Tuesday, July 04, 2006

In His hands are the Caverns...

In the Daily Office, one frequenty recites a Venite which proclaims, "In His hand are the caverns of the earth; the heights of the mountains are His also." This is probably based upon Ps 95:4.

We are accustomed to looking up to the heights in our contemplation of God, and many feel somehow closer to God when on a mountaintop. But I am also moved by contemplation of the truth that not only the obvious mountains but the inapparent caverns are in His hand, are his workmanship.

As a child I visited various caverns with my parents, the largest being Luray Caverns in Virginia. The stories of the discovery of these caverns have a certain similarity. For millenia, their existence is hidden beneath the earth, and one day someone finds a sinkhole, or cool air emanating from under a rock, and digs a little to discover breathtaking beauty that has lain unknown and unappreciated beneath our feet for hundreds of years, thousands of years. All that time, slow millimeter by millimeter and unappreciated by mortal eyes, God has carved chambers filled with beauty and mirror pools and deep quiet. A work of removal and accretion, the work of Water moving through and out of Rock.

We are an impatient race. What work is God doing beneath our feet, unknown to us, over the decades of our own lives and over the centuries of the life of the City of Zion? What caverns of beauty will be revealed to us in that Day when we shall see clearly and know as we are known? What shapes are being carved out of our stony hearts by the slow but relentless movement through them of the water of life?

3 comments:

  1. Anonymous6:54 AM

    huh, good thoughts Joe. i never thought about it like that before. though, i have always associated monastaries with caves --they just have a cool, dank, and solitary quality. There is also a strange allusion with caverns to introspection and contemplation. Augustine would dig it.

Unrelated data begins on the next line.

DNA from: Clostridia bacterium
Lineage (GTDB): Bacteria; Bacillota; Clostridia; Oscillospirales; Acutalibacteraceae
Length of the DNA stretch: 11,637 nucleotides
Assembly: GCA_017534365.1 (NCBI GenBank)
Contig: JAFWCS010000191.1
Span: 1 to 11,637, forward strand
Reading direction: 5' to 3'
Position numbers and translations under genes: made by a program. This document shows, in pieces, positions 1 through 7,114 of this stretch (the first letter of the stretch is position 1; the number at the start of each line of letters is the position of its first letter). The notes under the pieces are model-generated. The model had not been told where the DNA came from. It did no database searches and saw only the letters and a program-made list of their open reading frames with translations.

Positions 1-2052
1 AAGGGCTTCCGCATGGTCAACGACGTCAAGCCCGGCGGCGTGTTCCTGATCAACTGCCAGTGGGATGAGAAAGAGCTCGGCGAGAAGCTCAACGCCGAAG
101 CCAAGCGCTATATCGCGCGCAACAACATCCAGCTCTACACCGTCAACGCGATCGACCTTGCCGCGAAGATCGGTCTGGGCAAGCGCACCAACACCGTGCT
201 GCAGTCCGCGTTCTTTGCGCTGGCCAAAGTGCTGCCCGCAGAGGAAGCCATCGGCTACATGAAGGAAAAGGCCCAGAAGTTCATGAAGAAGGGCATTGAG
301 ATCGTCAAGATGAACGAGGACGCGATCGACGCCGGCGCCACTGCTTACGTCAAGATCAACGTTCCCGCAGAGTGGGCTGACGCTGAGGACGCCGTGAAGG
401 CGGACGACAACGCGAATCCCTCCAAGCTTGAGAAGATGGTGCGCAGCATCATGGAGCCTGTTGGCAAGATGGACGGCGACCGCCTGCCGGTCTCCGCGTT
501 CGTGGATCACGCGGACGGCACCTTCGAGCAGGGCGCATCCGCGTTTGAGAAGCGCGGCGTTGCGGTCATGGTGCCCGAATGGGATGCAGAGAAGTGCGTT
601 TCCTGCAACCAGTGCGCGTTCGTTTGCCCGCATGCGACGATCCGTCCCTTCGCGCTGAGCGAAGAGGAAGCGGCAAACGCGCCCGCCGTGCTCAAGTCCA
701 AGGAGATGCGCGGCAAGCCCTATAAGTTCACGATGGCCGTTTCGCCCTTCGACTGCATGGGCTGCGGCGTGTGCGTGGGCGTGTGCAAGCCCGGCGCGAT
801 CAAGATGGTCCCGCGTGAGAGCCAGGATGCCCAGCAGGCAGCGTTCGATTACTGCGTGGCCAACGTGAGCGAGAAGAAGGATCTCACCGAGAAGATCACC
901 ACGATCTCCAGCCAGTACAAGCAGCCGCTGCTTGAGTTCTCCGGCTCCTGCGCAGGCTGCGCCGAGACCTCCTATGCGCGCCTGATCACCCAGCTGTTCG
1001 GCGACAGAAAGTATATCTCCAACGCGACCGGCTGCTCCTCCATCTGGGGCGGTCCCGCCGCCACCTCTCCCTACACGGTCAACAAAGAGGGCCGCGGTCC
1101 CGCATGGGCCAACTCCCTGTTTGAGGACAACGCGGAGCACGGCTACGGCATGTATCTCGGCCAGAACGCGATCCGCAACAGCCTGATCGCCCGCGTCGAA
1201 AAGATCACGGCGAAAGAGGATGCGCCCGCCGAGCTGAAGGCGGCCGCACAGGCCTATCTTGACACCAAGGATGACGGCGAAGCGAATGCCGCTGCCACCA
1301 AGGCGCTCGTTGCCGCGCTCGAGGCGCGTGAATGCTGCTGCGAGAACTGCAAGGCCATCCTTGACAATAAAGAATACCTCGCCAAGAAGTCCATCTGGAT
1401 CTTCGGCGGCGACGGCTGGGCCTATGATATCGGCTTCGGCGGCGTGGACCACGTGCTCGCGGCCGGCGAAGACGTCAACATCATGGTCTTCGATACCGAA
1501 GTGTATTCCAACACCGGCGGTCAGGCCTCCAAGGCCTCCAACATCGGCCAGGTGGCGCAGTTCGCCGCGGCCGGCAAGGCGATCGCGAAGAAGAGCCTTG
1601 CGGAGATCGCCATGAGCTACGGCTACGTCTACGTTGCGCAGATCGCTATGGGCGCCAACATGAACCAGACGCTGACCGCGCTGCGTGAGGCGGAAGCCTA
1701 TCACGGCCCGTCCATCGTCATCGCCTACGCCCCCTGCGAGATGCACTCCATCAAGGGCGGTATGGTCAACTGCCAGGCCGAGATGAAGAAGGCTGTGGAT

-Justin

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  2. Robert Penn Warren, on caves:


    In the days before the white man came, the Indians called the land of Kentucky the Dark and Bloody Ground.



    But they also called it the Breathing Land and the Hollow Land, for beneath the land there are great caves. The Indians came here to fight and to hunt, but they did not come here to live.



    It was a holy land, it was a land of mystery, and they trod the soil lightly when they came. They could not live here, for the gods lived here. But when the white men came, the gods fled, either into the upper air or deeper into the dark earth.


    So there was no voice here to speak and tell the white men what justice is.

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  3. I often use the daily office and these two lines are usually the two that catch me on a daily basis. I love the imagery here of God holding something that is actually negative space-- how do you hold a cavern or height (the space above the hill) in your hand? And yet, this is a daily reminder that the greatness of God surpasses our understanding of physical reality.

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